A Senior White House official told me earlier today the President's speech to the nation (laying out a new strategy in Iraq) will indeed now likely be in January. While this runs contrary to what I was told just yesterday, and while this official understands a lot could happen between now and then (exposing the President to the risk of having to "react" to external events), this official explained the White House would rather "get it (the speech) right... than just get it OUT." Given the voracity of the Washington press corps for a drumbeat/theme story -- the past few news cycles have been dominated by the President's "listening" to various experts and branches of government prior to whatever pronouncement is coming -- and that will likely continue. On CNN (where Jack Cafferty just said "the DECIDER has decided not to decide until January..."), they just ran a large graphic headline saying "WAY FORWARD STALLED." And I note that on MSNBC is the on-screen graphic: SHOULD BUSH CONSIDER FORMING A BIPARTISAN WAR COUNCIL?" With Robert Gates now days away from taking over as SecDef, someone at our editorial meeting noted that Rumsfeld has given an interesting interview to Cal Thomas -- specifically his comments about the phrase "War on Terror."
Our broadcast will likely begin with some combination of the White House and Iraq. Among our other topics tonight: immigration, the Mt. Hood rescue mission, the "other fronts" in Afghanistan (we have some great reporting from Jim Maceda on top of what the New York Times published from the region yesterday) and as promised, a look at who's watching the various charities during this busy giving season.
If you heard this next item on sports radio this morning on the way to work, and doubted its veracity, doubt no more. It's true. In an incident that may say as much about the glaring absence of common sense in our national airline security policies as any other of late, Troy Smith, the winner of this year's Heisman Trophy, was not allowed to take the trophy on board his flight home. He was forced to ship the Heisman. You'll hear more about this item on the air.
WHEN LIGHTNING STRIKES
Whenever lightning struck the Coyote, Road Runner, Yosemite Sam or any other of the friends we grew up with, they would instantly dissolve into a pile of ashes. It's the cartoon way. Who can blame a generation of Americans for believing that the same thing happens in real life? Well, cut to today's Science Times section of the New York Times (NYTimes.com login required for link). A reader wrote the editor: "If a high-intensity lightning bolt hit someone, would the person's body turn to ash?"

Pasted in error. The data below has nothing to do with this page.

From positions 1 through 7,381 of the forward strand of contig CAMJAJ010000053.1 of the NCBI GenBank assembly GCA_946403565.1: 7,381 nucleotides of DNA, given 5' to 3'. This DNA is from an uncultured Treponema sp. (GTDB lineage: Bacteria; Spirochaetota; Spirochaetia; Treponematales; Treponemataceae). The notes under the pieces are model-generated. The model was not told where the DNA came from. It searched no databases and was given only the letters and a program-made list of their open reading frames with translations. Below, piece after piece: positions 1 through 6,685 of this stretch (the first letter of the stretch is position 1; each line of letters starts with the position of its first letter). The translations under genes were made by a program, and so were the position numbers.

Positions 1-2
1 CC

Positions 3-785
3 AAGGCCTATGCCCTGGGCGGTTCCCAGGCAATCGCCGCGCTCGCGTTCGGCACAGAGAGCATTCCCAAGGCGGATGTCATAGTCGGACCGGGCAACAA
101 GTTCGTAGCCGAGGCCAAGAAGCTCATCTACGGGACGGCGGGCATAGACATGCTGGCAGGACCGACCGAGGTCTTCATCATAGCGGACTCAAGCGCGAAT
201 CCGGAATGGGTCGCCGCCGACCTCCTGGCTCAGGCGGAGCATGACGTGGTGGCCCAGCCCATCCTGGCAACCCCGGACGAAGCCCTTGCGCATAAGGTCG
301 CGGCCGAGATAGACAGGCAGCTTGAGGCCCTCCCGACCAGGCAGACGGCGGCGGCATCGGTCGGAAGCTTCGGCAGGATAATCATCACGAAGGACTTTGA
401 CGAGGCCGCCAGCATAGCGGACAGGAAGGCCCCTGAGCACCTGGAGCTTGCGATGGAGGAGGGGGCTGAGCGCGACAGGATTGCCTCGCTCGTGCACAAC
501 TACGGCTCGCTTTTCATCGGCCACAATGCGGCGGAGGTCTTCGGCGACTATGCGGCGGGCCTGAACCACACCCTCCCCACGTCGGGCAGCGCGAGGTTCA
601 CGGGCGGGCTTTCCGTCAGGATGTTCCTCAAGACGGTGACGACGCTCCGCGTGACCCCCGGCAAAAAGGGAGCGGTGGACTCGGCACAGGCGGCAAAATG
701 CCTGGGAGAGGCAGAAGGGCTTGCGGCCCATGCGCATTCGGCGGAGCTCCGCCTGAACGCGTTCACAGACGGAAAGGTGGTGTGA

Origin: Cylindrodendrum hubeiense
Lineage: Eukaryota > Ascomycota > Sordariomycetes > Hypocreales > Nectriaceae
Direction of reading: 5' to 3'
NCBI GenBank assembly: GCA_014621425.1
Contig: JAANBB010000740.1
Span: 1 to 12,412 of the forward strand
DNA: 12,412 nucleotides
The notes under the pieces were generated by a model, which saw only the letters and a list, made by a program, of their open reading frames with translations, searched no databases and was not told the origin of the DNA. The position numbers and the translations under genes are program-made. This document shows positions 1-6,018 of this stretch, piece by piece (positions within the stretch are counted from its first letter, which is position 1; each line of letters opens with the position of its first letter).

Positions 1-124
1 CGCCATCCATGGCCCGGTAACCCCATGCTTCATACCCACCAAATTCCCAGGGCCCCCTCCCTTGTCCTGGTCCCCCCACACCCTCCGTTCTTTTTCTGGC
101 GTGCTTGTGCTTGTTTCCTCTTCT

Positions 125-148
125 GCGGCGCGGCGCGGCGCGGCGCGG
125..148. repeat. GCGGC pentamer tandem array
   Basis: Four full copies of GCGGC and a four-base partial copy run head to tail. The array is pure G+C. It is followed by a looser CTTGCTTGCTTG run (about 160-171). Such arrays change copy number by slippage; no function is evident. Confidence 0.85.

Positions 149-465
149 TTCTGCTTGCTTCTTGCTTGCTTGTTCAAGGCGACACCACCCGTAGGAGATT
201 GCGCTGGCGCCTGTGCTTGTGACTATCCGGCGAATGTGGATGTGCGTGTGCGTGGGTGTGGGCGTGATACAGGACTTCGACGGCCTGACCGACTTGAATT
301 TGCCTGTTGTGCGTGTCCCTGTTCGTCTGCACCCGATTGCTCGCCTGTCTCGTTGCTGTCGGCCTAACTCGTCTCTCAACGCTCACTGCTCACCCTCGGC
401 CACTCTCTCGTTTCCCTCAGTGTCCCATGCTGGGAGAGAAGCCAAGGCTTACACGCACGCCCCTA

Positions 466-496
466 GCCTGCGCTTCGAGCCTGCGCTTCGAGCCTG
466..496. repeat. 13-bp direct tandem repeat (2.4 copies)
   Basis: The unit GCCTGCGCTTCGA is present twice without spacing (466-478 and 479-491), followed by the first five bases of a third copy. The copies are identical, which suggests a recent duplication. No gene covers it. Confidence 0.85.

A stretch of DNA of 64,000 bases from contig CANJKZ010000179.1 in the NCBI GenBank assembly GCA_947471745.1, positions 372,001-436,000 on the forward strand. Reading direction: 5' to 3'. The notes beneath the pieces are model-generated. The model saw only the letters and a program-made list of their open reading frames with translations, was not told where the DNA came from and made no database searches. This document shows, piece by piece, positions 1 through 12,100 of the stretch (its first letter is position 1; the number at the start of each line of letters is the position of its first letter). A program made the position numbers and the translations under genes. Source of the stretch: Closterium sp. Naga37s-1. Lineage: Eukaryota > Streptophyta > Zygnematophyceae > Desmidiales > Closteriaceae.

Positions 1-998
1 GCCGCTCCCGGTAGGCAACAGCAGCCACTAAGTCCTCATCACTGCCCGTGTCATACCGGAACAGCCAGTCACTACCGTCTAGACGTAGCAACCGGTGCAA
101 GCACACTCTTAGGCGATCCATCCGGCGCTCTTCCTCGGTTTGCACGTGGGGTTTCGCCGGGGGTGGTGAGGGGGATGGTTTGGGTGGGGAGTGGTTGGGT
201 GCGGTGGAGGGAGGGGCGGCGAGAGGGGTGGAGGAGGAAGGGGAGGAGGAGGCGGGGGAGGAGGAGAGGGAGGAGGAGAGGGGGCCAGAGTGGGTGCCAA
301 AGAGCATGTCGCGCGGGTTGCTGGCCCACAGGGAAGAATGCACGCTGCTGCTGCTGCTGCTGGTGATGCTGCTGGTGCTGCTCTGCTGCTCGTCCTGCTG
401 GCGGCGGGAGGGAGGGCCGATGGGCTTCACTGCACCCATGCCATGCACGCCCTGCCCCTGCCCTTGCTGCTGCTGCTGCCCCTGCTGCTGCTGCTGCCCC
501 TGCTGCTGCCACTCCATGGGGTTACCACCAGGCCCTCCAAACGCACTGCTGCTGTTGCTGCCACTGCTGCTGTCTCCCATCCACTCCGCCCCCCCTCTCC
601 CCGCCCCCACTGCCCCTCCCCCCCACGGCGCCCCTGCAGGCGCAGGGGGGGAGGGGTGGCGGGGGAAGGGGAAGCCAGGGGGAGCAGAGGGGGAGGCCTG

Where to begin?
The reply from C. Claiborne Ray of the Times debunks the "cartoon ash pile" theory of lightning strikes, and goes on to supply some interesting facts. There are about 70 lightning-related deaths each year, and only 1 in 10 lightning-strike victims survive a bolt out of the blue (and here we're not counting the kind that hit me the day I met my wife), and often victims are left with neurological problems. While a lightning bolt can blow the clothing off your body (insert your own material here), the most common cause of death in such incidents is cardiopulmonary arrest, and not burns (or, as the editor puts it in debunking another cartoon image, being "split in half"). Lightning-strike survivors, we're told, can be easily distracted and irritable, which tells me that about half of my co-workers must have some lightning-strike stories of their own to tell.
And with this discovery in this morning's paper, C. Claiborne Ray of the New York Times takes the title of Second-Best Name I've come across in the last 24 hours. Last night's PBS documentary about England's King Edward and Mrs. Simpson featured comments from Sir Peregrine Worthstone. No more calls, we have a winner.
As we return to the serious business of putting together a newscast, we hope you will join us for the Tuesday edition of the broadcast.